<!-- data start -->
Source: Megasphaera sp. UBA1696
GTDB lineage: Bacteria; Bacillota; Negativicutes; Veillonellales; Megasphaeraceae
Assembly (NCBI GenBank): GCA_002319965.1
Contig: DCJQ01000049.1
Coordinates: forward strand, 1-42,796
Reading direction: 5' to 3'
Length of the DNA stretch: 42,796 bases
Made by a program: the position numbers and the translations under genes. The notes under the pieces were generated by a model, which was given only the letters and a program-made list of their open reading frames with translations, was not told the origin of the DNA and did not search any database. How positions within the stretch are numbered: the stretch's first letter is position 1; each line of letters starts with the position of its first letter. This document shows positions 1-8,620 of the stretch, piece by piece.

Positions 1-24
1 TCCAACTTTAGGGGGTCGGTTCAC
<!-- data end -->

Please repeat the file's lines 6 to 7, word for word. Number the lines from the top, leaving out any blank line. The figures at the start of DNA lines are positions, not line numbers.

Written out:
Reading direction: 5' to 3'
Length of the DNA stretch: 42,796 bases